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Leviathan is a retelling of the book of Job from the Bible, where a small and simple man is fiercely tested by his God. The story brings us to a small fishing village in Russia, where Kolya , a simple and hardworking man lives with his son Roma and his new wife Lilya. It's clear from the beginning that this is not a harmonious family as Roma is rebelling against his father and stepmother Lilya especially and not willing to accept her. The local town , symbolized by a terribly corrupt mayor wants to evict Kolya and his family from their house in order to demolish it. Kolya hires his best friend Dima , a lawyer from Moscow to fight the eviction in court.
The Leviathan from the title points to the immense corruption that pervades Russian society. In that way this is some kind of wonder that the Russian Ministry of Culture have approved this film. The rights of the small man don't mean anything at all, as the mayor points out in some drunken vodka-infused rant : they're all insects, put on the earth to be trampled. He feels above the law, when he shows up completely drunk , accompanied by some bodyguards to personally threaten Kolya and his family.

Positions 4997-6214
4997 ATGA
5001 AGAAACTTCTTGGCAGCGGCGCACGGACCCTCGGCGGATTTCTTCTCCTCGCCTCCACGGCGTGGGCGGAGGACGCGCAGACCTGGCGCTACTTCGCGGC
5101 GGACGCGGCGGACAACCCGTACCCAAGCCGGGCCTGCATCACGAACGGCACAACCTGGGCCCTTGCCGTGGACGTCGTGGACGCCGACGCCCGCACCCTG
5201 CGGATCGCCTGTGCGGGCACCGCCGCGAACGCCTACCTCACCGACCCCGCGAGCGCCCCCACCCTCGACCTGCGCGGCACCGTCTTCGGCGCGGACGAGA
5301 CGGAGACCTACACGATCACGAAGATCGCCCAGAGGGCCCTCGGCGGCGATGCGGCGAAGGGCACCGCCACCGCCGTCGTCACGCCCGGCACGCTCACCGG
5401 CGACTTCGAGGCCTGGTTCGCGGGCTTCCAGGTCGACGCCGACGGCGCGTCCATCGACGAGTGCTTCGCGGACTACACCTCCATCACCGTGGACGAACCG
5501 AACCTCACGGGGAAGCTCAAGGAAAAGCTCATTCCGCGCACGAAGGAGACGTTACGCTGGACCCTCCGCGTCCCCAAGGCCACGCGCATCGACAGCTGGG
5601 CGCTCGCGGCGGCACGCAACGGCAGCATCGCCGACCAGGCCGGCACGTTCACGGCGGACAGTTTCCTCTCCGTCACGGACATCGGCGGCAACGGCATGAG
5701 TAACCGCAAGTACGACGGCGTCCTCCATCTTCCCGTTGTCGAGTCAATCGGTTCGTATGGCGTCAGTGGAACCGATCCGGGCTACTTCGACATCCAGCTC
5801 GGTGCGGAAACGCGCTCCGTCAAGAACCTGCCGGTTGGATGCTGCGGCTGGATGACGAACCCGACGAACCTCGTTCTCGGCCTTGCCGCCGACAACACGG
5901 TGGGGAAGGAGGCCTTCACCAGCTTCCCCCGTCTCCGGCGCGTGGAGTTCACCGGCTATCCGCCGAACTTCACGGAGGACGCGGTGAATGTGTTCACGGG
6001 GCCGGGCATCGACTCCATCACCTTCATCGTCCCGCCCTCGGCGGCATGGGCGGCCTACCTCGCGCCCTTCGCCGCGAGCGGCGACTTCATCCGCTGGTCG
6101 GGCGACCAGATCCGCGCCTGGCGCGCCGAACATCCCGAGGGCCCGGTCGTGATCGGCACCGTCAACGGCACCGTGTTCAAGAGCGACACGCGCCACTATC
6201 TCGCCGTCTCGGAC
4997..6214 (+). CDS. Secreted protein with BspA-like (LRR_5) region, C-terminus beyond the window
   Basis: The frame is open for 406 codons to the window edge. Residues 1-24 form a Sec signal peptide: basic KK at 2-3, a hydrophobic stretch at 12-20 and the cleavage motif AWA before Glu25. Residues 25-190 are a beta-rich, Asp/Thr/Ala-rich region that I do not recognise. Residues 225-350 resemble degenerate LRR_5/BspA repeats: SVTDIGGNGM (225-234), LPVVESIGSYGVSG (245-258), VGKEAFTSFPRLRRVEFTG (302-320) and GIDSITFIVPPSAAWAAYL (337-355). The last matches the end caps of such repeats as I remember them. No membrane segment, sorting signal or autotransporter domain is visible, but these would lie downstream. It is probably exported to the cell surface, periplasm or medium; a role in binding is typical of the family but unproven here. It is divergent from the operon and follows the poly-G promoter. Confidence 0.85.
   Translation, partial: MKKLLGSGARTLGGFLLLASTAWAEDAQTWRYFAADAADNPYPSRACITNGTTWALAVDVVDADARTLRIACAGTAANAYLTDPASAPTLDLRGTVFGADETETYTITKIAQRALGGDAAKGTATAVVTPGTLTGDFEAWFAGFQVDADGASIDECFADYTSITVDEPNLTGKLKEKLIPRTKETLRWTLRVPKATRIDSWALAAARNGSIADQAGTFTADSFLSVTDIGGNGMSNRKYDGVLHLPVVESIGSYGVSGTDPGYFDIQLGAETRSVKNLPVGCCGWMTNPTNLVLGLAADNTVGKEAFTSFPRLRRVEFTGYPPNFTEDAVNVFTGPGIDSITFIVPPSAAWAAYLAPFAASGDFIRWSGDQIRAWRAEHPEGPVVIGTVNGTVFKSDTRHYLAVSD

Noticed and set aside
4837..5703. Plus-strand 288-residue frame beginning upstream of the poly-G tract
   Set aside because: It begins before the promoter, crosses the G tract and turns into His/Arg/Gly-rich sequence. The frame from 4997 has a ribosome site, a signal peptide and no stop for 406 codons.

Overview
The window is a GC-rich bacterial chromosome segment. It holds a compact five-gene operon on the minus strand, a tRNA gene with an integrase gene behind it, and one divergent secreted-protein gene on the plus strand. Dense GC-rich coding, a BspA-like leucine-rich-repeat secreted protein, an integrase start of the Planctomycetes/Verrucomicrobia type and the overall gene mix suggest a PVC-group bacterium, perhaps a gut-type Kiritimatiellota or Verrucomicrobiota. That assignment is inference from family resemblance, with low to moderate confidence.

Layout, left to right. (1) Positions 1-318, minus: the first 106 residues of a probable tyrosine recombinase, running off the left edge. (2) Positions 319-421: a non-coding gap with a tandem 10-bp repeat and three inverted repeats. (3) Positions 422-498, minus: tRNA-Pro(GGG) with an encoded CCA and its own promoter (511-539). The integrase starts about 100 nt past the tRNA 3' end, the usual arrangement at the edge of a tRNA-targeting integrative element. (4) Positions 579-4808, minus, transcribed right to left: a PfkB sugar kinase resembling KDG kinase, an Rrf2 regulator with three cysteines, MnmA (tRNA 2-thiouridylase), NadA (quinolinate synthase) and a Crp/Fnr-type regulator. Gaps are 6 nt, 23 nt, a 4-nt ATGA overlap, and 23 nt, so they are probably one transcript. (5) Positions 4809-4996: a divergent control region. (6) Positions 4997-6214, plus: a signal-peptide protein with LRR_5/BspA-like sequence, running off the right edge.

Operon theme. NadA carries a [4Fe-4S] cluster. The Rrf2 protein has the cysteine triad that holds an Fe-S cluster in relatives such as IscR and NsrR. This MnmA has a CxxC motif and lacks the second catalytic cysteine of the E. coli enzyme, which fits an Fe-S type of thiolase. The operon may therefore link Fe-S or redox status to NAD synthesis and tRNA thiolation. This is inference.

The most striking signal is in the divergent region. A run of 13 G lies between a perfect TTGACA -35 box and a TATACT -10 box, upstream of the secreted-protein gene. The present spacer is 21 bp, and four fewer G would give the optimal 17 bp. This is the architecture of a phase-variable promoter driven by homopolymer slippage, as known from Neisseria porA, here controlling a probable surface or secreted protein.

By the way, the main characters all seem to self-medicate heavily with bottle upon bottle of vodka , in order to escape the reality of what is happening to them.
The movie is about the interpersonal relationships between the main characters , father and son, husband and wife, Kolya and Dima, .. all playing out against the backdrop of utter and unstoppable corruption. So pervasive and evil that it almost becomes farcical.
This movie is extremely powerful, there are some images in there that will be burnt into your retina's for years to come. Some landscapes are especially haunting. I truly loved it, and wasn't expecting the gut punch it gave me at times.
So Russia... are you ok?
No, seriously, incredibly beautiful film, although it lacks a bit of subtleness for my taste. With that said, cinema should aim towards this kind of works.
Beautiful filmmaking that held my interest for the full 140 minutes.
Zvyagintsev's Vozvrashchenie AKA The Return (2003) is well worth seeking out too, as indicated by the numerous lCM lists it's on. ;-)
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In 3 official lists
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This movie ranks #47 in BBC's The 21st Century's 100 Greatest Films
This movie ranks #210 in TSPDT's 21st Century's Most Acclaimed Films
This movie ranks #300 in Academy Award - Best International Feature Film Nominees